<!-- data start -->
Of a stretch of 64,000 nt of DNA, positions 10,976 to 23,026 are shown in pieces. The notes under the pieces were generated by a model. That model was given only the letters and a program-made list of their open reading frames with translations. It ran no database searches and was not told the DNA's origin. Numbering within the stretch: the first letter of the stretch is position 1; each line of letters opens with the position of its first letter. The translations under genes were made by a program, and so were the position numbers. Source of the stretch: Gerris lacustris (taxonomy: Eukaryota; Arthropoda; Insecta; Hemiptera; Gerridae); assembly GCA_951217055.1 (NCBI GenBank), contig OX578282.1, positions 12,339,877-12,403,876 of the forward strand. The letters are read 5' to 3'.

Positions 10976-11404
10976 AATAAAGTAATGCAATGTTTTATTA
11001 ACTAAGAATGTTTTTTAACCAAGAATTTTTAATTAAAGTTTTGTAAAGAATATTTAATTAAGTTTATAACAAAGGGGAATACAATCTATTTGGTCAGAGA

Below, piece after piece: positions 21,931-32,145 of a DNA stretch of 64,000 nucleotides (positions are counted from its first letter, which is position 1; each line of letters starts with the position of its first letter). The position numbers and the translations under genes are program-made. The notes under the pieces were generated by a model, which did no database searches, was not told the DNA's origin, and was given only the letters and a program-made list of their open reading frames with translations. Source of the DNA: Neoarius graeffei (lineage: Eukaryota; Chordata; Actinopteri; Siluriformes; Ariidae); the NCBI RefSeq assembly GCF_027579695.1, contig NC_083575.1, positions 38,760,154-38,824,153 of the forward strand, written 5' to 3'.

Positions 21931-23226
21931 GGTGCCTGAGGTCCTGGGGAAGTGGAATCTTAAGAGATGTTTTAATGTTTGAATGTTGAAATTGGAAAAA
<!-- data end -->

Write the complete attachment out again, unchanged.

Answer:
Of a stretch of 64,000 nt of DNA, positions 10,976 to 23,026 are shown in pieces. The notes under the pieces were generated by a model. That model was given only the letters and a program-made list of their open reading frames with translations. It ran no database searches and was not told the DNA's origin. Numbering within the stretch: the first letter of the stretch is position 1; each line of letters opens with the position of its first letter. The translations under genes were made by a program, and so were the position numbers. Source of the stretch: Gerris lacustris (taxonomy: Eukaryota; Arthropoda; Insecta; Hemiptera; Gerridae); assembly GCA_951217055.1 (NCBI GenBank), contig OX578282.1, positions 12,339,877-12,403,876 of the forward strand. The letters are read 5' to 3'.

Positions 10976-11404
10976 AATAAAGTAATGCAATGTTTTATTA
11001 ACTAAGAATGTTTTTTAACCAAGAATTTTTAATTAAAGTTTTGTAAAGAATATTTAATTAAGTTTATAACAAAGGGGAATACAATCTATTTGGTCAGAGA

Below, piece after piece: positions 21,931-32,145 of a DNA stretch of 64,000 nucleotides (positions are counted from its first letter, which is position 1; each line of letters starts with the position of its first letter). The position numbers and the translations under genes are program-made. The notes under the pieces were generated by a model, which did no database searches, was not told the DNA's origin, and was given only the letters and a program-made list of their open reading frames with translations. Source of the DNA: Neoarius graeffei (lineage: Eukaryota; Chordata; Actinopteri; Siluriformes; Ariidae); the NCBI RefSeq assembly GCF_027579695.1, contig NC_083575.1, positions 38,760,154-38,824,153 of the forward strand, written 5' to 3'.

Positions 21931-23226
21931 GGTGCCTGAGGTCCTGGGGAAGTGGAATCTTAAGAGATGTTTTAATGTTTGAATGTTGAAATTGGAAAAA